Karen Barton graduated from the University of Illinois in 2013 with an M.S. in Library and Information Science and certificates in Community Informatics and Youth Services. She currently works at the University of Texas Health Science Center at San Antonio (UT Health San Antonio), where she is the Liaison to the School of Health Professions and Community Engagement Librarian. Karen is the single point of contact for library services for students, faculty, and staff for one of five schools within the institution and works on various campus and community engagement initiatives to promote library resources and services in support of education, research, and community health.
What was the transition from graduate school to a professional career like for you? Were there any surprises on your career path?
I was fortunate to have been hired by a public library system four months before I finished graduate school. My degree was awarded on December 23 and my first day on the job was December 30. During my entire time as a graduate student, I took advantage of as many opportunities as I could to learn more about the field and figure out where I saw myself in it. I felt pretty confident starting my first job as a librarian because of all of the learning experiences that I’d had. I am forever grateful to the iSchool and the Graduate College for the many amazing opportunities I was given, and I am constantly telling people to apply! When it comes to surprises, I never saw myself as an academic librarian and didn’t know much about medical librarianship when I started my current position. However, when I learned about the job, I thought it would be a great new challenge to be the first liaison librarian for my assigned school and to use many transferrable and new skills to be successful in the position.
What is the most interesting, rewarding, and/or challenging aspect of your job?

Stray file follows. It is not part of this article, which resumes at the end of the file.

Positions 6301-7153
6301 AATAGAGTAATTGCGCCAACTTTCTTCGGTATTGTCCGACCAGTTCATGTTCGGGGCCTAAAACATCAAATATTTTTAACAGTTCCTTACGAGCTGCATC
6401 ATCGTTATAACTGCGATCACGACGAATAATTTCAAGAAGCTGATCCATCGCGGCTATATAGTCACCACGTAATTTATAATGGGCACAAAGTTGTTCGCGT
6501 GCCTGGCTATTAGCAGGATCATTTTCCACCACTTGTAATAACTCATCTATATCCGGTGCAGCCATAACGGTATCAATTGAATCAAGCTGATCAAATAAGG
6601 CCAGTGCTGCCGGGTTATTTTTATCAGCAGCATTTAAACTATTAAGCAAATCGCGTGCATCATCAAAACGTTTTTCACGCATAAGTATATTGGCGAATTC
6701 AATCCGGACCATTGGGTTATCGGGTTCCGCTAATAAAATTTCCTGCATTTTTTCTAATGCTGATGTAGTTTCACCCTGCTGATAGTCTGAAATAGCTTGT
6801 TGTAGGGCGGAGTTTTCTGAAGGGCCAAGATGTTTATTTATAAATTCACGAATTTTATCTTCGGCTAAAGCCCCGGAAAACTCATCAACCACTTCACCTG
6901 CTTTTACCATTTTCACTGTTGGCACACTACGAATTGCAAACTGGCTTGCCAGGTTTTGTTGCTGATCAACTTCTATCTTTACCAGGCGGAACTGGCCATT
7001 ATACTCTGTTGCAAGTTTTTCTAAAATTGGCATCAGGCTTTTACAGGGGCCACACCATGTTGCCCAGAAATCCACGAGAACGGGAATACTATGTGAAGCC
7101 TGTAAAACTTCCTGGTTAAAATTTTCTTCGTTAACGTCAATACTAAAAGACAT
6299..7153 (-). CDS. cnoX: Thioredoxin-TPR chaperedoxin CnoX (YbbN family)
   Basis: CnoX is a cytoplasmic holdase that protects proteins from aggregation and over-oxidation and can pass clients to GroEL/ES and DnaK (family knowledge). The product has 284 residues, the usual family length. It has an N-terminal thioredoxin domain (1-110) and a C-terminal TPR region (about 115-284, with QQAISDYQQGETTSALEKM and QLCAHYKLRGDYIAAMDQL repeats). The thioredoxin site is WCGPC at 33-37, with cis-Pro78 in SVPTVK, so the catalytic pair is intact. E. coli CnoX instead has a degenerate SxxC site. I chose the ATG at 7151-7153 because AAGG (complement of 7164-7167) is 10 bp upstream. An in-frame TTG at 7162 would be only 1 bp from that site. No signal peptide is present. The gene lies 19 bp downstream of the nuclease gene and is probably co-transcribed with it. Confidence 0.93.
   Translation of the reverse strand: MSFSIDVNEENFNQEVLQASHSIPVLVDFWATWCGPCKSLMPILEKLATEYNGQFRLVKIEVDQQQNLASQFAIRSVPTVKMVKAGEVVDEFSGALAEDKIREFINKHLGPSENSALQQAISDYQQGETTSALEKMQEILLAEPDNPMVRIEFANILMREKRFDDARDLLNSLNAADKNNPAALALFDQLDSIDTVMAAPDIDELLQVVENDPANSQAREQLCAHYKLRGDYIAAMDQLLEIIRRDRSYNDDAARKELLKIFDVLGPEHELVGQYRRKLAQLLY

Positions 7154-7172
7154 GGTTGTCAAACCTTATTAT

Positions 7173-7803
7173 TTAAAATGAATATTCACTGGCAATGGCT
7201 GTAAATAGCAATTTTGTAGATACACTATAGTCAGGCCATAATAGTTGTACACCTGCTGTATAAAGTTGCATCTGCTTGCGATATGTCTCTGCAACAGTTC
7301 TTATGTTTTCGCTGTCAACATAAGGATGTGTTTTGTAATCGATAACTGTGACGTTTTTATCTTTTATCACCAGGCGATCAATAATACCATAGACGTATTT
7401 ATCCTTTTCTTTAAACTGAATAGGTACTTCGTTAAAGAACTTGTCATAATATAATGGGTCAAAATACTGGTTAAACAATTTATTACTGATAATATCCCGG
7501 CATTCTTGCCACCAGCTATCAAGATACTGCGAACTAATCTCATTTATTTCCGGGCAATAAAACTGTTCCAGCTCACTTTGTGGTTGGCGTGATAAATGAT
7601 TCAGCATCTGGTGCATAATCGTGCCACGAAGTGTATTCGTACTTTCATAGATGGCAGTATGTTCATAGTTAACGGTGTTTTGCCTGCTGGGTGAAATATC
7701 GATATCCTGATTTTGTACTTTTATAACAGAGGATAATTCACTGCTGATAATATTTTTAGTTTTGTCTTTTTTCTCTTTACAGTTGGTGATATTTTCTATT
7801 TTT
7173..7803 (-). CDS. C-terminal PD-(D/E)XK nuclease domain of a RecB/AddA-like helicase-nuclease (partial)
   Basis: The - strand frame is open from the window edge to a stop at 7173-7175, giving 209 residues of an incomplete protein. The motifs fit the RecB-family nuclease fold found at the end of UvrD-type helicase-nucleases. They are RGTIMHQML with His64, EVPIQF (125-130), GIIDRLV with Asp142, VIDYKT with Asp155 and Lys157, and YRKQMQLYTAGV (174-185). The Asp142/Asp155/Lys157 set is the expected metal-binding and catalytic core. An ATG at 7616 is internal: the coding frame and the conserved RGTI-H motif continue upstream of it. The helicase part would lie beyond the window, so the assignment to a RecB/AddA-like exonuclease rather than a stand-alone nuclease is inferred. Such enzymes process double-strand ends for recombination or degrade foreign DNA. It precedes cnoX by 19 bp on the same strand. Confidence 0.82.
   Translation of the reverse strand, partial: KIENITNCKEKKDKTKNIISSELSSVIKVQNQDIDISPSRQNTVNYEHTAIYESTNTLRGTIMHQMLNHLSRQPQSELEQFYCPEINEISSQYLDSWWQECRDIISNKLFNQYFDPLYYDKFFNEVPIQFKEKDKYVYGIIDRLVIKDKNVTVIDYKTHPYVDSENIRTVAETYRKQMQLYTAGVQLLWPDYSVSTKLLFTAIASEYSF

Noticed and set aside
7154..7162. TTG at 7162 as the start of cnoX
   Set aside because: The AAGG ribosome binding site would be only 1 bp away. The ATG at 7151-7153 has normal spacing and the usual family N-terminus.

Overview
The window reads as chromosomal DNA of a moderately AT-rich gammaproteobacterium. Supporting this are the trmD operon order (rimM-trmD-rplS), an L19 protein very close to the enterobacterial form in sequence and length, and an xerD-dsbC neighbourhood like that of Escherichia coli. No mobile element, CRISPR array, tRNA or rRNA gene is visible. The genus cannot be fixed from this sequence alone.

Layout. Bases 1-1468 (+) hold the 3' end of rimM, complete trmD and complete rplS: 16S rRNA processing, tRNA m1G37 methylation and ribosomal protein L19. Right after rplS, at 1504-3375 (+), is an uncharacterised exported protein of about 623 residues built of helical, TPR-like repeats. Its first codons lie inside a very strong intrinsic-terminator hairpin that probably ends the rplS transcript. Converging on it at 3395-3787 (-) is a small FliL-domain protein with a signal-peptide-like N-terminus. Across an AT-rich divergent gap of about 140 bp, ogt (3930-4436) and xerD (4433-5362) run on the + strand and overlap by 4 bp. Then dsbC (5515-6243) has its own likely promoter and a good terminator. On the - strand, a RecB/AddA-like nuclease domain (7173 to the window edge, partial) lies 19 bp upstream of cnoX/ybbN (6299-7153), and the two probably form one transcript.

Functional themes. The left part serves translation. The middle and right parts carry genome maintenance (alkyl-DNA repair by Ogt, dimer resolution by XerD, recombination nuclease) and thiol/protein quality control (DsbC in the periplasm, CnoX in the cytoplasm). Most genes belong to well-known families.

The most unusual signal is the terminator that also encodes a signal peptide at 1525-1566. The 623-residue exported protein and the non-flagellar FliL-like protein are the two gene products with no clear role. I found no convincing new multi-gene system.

For two years, I have worked in both the Liaison Services and Outreach and Community Engagement unit at my library, so my job is interesting and challenging in that my job duties vary greatly. Besides helping community members in my hometown find health information, I get to learn about many medical conditions and help students and faculty access information for research that could improve and even save lives. I also enjoy being able to assist with redesigning library spaces for both study and relaxation and facilitating use of technology such as virtual reality anatomy software.
What has been the most valuable transferable skill you gained from graduate school?
My graduate school program really stressed helping communities help themselves and being a facilitator rather than a sole creator of programs or services. Whether working with teens or seniors, I have always tried to allow them to take the lead in developing or steering programming. If you listen closely or even do an informal assessment, they will let you know what they need and want and how best to serve them. I try to apply this same principle in working with college students and professors.
What experiences made an impact on you to pursue your career in librarianship?
Coming in to library school, I was set on a goal of having a career where I could help communities in some way. At the time that I applied, I was working in a cubicle with very little interaction with others and reminiscing on the days when I had worked with middle schoolers in an afterschool program that took place in a school library. I discovered the library program at the iSchool through its website and was amazed at all of the great work that students were doing in the surrounding communities. I was so excited about it that I booked a flight to see in person if it was really where I wanted to be. The school itself was very instrumental in my decision and it was the only graduate program that I applied to!
What is one piece of advice you would give to graduate students at Illinois?
The University of Illinois and the surrounding communities are unique in that there are so many ways to make connections and gain experience in what you want to do. I would encourage students to get to know their professors, students in their own programs and in others, campus affiliates, and other contacts. Your time as a graduate student may pass quickly, so as I was told by one professor, “Hit the ground running!”
This interview was conducted by Mike Firmand, Assistant Director for Employer Outreach in the Graduate College. He works with employers to connect University of Illinois graduate students to new opportunities and promote the value of graduate education. He previously worked for the College of Business at Illinois State University and has held positions in insurance, marketing, banking, and retail and event management. Mike holds a B.S. in Recreation, Sport and Tourism from the University of Illinois and an M.S. in Communication from Illinois State University.